> put it into a structure that our users find easy to access and easy to
> understand. We haven't learned to speak the users' language and address
> their specific information needs.

Sorry, this may be your experience but it is not mine.

For example, when I boot my PC and hit <Del> to set up BIOS parameter
values, I need to know what those parameters are about. I look in the
online BIOS help, but it is pathically uninformative. I look in the
motherboard documentation, and it says exactly what the online help
says. I trace the BIOS back to the manufacturer, who looks it up, points
me to a web site where I can read the specification. I need a monster
amount of knowledge to get what I need from the spec. It is very technical.

I don't think my problem, as user without much expertise, is supposed to
be "learn all about BIOSes, although that is how I could approach it,
given time. If the tech writers were rendered ineffective because they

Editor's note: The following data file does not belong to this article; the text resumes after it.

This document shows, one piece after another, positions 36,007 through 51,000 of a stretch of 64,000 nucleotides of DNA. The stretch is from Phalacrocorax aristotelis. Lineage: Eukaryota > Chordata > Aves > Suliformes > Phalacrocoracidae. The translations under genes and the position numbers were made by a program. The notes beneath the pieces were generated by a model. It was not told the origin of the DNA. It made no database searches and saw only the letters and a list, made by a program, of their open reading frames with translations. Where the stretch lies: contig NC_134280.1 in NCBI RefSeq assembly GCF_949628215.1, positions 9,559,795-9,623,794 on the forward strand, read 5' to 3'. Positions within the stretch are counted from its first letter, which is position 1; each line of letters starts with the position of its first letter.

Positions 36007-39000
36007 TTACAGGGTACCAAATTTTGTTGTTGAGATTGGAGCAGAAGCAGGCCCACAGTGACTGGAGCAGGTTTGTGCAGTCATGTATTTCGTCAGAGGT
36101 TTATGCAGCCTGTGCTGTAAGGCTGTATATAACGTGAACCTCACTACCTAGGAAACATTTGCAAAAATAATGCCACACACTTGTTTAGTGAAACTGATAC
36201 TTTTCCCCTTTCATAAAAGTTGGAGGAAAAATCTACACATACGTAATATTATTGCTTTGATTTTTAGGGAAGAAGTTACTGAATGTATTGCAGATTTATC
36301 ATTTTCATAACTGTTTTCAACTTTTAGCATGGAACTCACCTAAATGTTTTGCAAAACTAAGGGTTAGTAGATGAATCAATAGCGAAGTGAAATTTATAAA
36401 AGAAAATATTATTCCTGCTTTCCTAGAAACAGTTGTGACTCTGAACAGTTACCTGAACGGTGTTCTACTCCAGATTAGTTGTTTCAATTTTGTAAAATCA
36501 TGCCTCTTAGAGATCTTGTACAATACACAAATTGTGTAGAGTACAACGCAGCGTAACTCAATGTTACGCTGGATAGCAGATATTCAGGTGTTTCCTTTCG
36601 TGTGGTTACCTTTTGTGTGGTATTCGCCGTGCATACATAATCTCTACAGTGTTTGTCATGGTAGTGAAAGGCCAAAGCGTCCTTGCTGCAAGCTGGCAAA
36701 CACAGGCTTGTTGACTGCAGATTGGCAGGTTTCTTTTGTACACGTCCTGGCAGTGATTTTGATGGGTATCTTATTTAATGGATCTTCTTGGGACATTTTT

find a way to get the information to me, or to put the information in a
form I could use, I think they'd at least have a way to provide what
they COULD do, as a low- or no-cost electronic file on the manufacturer
web site. Anything they can do to translate the manufacturer's spec
into user documentation would be an improveent.

> Recently I was introduced to my firm's managing director by the CFO, who
> said, "This is the guy I was telling you about. He's a translator from techo
> to Human."

I'd just like to point out that this also makes my point, unless you can
translate to Human without understanding the Tech.

> THAT is where we can make a difference.


> The engineering schools are full of experts.


> What the business world wants is someone who can bridge the
> information gap between those experts and people who have other fish to fry.



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Re: Calling all Technical Editors again!; Was, "RE: Writing Corrective Actions for customers?": From: Michael West